A new report from the National Association of Realtors sheds light on what technology real estate brokerages consider the most important to equip their agents with to win clients and provide them with the best service.
NAR’s survey-based 2014 Profile of Real Estate Firms found that most brokerages provide or encourage agents to use apps and software that lets them produce comparative market analyses for clients, fill out and sign contracts paperlessly, and manage their contacts.
But less than half are providing, or pushing agents to use, transaction management tools, social media or video.
Firm provides or encourages agent/broker use of specific software:
After property listings, the features firms were most likely to put on their websites were agent or staff profiles, mortgage or other financial calculators, information about the homebuying and selling process, and community information or demographics. Just under half of brokerages were publishing reports on local schools and customer reviews of their agents.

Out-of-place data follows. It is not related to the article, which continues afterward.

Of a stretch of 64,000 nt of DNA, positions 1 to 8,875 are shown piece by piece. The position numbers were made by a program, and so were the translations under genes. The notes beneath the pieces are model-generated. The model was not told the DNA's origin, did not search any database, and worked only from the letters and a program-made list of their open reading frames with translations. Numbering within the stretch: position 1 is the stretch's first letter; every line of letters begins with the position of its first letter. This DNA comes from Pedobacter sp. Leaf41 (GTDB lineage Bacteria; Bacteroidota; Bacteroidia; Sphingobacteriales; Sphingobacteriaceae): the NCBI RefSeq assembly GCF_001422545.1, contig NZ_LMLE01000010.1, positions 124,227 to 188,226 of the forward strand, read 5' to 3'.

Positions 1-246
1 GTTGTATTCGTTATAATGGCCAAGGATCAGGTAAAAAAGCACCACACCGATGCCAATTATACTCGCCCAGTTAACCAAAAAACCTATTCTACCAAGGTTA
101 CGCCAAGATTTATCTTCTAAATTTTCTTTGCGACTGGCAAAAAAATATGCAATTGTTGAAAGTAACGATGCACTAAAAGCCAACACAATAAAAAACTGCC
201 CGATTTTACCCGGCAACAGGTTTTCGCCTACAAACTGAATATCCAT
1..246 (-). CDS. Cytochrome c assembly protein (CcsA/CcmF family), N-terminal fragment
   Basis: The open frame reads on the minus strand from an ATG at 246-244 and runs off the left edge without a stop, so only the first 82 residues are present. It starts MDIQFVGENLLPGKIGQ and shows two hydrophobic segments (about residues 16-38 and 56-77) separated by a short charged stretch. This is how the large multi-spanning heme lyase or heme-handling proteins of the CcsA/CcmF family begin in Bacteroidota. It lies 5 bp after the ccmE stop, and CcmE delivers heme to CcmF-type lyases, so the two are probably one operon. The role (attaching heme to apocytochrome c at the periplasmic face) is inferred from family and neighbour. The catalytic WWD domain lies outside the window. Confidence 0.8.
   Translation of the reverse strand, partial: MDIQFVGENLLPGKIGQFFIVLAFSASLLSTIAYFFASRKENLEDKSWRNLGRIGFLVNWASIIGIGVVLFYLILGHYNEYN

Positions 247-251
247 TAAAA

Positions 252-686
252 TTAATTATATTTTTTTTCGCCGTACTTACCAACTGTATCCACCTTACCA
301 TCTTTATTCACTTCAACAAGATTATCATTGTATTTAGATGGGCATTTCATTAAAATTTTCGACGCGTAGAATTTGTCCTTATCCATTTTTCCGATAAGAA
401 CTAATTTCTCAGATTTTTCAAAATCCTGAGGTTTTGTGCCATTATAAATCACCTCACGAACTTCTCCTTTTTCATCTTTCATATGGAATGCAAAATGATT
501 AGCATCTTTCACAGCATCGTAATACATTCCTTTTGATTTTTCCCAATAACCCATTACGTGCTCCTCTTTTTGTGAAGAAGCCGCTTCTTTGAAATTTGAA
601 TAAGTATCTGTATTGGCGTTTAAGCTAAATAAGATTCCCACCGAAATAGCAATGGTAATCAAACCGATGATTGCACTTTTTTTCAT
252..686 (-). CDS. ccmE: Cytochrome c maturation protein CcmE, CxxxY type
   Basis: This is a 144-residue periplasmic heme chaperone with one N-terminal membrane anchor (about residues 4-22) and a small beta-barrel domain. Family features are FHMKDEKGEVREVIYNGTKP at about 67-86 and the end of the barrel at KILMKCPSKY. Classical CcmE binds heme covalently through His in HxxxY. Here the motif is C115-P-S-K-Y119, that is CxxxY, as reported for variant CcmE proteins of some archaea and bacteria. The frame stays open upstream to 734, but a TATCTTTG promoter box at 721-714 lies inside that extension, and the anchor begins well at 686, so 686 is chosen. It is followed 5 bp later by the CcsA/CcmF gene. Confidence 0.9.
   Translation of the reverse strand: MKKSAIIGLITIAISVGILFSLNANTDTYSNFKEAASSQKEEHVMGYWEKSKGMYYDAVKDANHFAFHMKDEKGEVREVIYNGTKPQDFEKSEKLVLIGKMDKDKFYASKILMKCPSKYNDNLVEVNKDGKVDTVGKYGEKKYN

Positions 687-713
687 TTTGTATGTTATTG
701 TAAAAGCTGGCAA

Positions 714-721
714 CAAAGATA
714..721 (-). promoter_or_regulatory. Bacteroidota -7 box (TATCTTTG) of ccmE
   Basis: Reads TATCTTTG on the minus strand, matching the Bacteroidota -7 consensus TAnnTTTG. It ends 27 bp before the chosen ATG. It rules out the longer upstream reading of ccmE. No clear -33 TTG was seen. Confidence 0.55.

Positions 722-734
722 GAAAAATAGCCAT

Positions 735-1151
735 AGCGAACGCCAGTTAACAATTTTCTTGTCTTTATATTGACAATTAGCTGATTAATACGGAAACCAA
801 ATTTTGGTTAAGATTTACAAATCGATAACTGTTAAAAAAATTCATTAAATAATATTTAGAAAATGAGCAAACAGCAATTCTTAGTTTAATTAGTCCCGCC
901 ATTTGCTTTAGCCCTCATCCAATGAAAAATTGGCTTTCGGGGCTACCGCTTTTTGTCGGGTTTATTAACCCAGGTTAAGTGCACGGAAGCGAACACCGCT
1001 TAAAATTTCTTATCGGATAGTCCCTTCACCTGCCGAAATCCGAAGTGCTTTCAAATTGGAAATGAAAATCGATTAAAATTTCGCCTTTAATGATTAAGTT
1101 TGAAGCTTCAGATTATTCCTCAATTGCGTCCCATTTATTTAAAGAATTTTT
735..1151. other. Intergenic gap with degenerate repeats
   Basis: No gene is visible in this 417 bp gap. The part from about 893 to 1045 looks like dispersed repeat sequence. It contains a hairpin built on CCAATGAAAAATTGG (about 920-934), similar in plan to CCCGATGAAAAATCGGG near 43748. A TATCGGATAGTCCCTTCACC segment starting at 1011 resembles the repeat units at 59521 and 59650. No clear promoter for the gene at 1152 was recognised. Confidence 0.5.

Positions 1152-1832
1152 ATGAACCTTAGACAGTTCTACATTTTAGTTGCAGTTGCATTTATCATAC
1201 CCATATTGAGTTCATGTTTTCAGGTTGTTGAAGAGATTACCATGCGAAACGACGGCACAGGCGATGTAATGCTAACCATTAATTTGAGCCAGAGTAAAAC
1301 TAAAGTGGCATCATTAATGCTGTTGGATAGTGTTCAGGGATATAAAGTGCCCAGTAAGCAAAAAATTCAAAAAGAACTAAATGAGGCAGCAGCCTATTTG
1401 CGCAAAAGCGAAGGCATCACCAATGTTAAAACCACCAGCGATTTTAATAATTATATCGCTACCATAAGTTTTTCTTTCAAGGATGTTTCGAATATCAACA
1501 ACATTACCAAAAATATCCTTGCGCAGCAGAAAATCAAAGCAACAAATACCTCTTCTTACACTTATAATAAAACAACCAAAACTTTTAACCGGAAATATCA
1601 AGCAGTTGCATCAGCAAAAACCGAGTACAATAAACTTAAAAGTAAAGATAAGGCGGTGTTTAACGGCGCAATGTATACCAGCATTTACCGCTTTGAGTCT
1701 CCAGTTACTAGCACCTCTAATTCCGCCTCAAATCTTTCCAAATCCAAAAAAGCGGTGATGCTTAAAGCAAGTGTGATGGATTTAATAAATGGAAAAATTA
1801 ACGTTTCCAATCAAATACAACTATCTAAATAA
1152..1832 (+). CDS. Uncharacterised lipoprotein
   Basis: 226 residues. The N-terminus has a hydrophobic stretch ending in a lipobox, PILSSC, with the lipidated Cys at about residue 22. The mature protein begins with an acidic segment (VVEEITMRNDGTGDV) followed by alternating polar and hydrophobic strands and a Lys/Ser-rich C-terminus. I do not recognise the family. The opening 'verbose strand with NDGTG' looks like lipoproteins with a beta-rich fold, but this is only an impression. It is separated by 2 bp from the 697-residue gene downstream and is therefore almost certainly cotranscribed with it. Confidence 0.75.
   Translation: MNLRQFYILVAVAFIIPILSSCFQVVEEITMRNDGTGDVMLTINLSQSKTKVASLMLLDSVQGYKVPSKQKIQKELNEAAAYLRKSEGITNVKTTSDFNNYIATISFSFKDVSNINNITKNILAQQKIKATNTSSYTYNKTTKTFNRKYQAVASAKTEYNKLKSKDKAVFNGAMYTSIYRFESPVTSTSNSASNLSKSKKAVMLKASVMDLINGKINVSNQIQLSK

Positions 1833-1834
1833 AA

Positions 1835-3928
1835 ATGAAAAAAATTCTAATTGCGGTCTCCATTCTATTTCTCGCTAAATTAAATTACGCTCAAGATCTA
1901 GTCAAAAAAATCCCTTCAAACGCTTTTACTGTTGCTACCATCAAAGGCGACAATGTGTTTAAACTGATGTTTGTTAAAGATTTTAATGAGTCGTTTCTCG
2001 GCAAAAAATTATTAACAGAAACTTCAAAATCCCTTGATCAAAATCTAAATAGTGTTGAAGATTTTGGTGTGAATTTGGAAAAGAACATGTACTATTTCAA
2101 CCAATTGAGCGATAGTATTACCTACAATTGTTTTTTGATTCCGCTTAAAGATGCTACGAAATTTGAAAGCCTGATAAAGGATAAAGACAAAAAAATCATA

Features on firm’s website
Last year’s report revealed stark differences in technology use by firm size. This year, a comparison was more difficult to make because some of the data included in last year’s survey was not included in the 2014 report.
The 2014 report did not track which websites brokerages use to market their listings to consumers, for example — a sensitive subject with NAR’s official consumer search portal, realtor.com, attracting fewer consumers than Zillow and Trulia — or the typical amount spent on technology.
A NAR spokeswoman said about 40 questions mostly pertaining to technology, websites and education were removed from this year’s survey in order to streamline the report. She said those topics were covered in other NAR surveys, including its annual member profile and the Center for Realtor Technology’s technology survey. Those surveys do not track these issues at the brokerage-level, however.
Last year’s report found that 90 percent of the largest brokerages marketed their listings on realtor.com, but that only 78 percent of the smallest firms did. The 2013 report also found that more large firms (79 percent) used third-party aggregators like Zillow and Trulia websites to advertise than smaller companies (59 percent).